Using Puppets with Adults: A letter from Teddy Bear – Guest Post by Victor Mejia

Hi, my dear colleagues! This is probably one of the best guest posts I’ve had yet, so keep reading to see how you can use puppets with adults – yes, you hear me right, ADULT students!

A brave letter from a brave Teddy

Hey there, 

This is Teddy Bear. Don’t tell Victor and Milica, but I’ve hacked this article. You see, it’s very difficult for Victor to think like a teddy bear. He wondered how I felt being in a class of adults learning English since I usually have children, not adults. If I can be frank with you, it was scary. 

I remember that day I was announced. Victor said, “Guys, next class we will have a special guest. He’s not a manager. He’s not a businessman. He’s hasn’t even gone to the university. He’s a teddy bear…”

The room was silent for about a second until one student said, “What’s his name?” Apparently, Victor hadn’t thought about that and said, “His name is…Teddy Bear” Yes, my name is Teddy Bear. 

I’ve known Victor for a long time because I’ve sat in his house being unnoticed and unnecessary. His classes are quite boring because they always talk about work, news, history, and fancy words such as nevertheless or conundrum, whatever that means. However, adults seem to like it because they all give opinions and use those fancy words and phrases. 

The BIG day was here!

Well, the big day was here. I was taken out of the backpack and introduced one more time.

“This is Teddy Bear. He will be joining us for a few classes.” 

Wait, a few classes? I thought it was only one class!  I couldn’t see a child in that room, and smiles were missing as well.

“Today, we’re gonna practice a difficult element of grammar.”

Oh my, grammar.

“When you refer to a singular person or thing using the present simple, you must add an S to the verb.”


“For example,” Victor continued, “Teddy Bear likes to listen to music.”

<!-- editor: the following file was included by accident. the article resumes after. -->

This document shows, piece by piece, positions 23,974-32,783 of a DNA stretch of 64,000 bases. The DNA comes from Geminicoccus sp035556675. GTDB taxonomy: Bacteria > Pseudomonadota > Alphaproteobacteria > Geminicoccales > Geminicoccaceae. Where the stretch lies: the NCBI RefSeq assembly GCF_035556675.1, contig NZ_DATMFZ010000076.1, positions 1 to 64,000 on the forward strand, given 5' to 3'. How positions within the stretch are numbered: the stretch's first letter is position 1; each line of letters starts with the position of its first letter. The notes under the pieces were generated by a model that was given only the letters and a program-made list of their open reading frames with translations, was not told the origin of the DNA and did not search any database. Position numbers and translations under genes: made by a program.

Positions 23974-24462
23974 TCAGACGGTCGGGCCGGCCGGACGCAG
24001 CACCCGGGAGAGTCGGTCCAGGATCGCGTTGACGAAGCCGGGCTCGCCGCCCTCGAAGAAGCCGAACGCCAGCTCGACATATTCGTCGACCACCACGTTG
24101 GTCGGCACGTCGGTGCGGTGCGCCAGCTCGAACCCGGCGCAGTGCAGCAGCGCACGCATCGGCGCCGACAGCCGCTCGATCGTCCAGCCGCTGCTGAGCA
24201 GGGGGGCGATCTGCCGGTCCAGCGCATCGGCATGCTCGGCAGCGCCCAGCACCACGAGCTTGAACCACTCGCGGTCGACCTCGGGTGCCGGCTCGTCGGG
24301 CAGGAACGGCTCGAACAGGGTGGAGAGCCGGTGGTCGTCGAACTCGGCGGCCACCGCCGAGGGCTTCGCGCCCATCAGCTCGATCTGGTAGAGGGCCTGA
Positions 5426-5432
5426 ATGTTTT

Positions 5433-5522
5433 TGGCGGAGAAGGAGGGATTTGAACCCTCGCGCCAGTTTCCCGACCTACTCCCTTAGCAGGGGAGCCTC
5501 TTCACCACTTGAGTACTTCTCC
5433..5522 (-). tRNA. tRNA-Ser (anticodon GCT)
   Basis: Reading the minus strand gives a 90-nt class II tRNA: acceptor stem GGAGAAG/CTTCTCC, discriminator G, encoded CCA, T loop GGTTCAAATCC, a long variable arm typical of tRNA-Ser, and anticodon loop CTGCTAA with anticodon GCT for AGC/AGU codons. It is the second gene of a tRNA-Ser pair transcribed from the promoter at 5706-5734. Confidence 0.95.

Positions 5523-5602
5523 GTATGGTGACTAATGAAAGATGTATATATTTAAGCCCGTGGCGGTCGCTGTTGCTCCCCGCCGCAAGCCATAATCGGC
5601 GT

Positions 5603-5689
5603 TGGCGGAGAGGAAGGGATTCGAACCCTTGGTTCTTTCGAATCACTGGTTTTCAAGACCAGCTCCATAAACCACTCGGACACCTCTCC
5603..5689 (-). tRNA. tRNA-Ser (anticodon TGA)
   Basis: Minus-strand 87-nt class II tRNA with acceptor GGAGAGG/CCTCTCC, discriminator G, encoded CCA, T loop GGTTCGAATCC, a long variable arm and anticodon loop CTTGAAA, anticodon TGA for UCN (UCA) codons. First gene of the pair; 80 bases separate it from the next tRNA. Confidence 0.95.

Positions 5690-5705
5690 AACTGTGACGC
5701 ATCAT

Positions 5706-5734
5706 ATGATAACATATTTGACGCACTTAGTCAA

I do. I love music!

“Who wants to try?”

I felt so ashamed. Who would want to talk about a teddy bear?

“I’ll go,” said a very serious but elegant lady.

“Teddy looks happy today” I was terrified, but yes, I’m usually happy.

“He enjoys the children’s visits. Teddy has many friends. He makes me smile” My fear turned into an awkward feeling I rarely feel with adults. After that, I was comfortable and accepted. 

I couldn’t wait for the next class – I wanted to be with my new friends. Victor seemed happy because he would say things like, “Great sentence, great question, very creative” However, the climax came when Victor asked the students, “What have you learned these days with Teddy?” I was quite sure that Victor was referring to grammar…

Here are a few things the students said: 

  • It’s ok to act like a kid again.
  • Bringing another reality into the class really helps.
  • It helps me practice the third person use of the verb. 
  • We know Teddy won’t be mad if I make a mistake. 

A word from Alice/Milica

I don’t know about you, but I enjoyed reading every word of Victor’s article. This idea of using puppets with adults may seem insane, but there is a lot of innovative thinking in its insanity. Teaching adult students does not have to be repetitive or rigid, and thinking outside of the box is not only reserved for children. Being connected to your inner child is sometimes more effective than 1000 perfect business materials because guess what? Let’s bet that Victor’s students will remember Teddy for years to come, much more than any other materials they will encounter in their learning journey.

Do Teddy Bears have a place in the adult learning classroom? Well, at least in Victor’s class, they do, how about yours? Share your opinions and/or ideas about using puppets with adults in the comments, or write via the contact page!

About the author of the article – Meet Victor Mejia

Contact Victor Mejia via his LinkedIn profile or follow him on his Instagram! He recently started a podcast for students called One to One, so check that out as well!

In 2018, Victor Mejia had the opportunity to give his first educational conference in Edmodocon. He shared his ideas, ideals, and experiences with the world for the first time and knew he wasn´t so lost after all. As a freelance English teacher, he has more than a decade of experience teaching adults. He believes love is essential in education since he defines education as a relationship between actors and elements. Victor started to use blended learning a long time before the pandemic, which is why he has been able to share his experiences with several teachers in El Salvador in this transition to online learning. 

Despite the pandemic, he is grateful for the time at home with Majo, his wife, and Siloh, his daughter, who has a disability. Victor enjoys lesson planning with not-so-soft music in the background. He enjoys his Kindle and is always excited to jump into the books and explore his theology, education, and disability interests.

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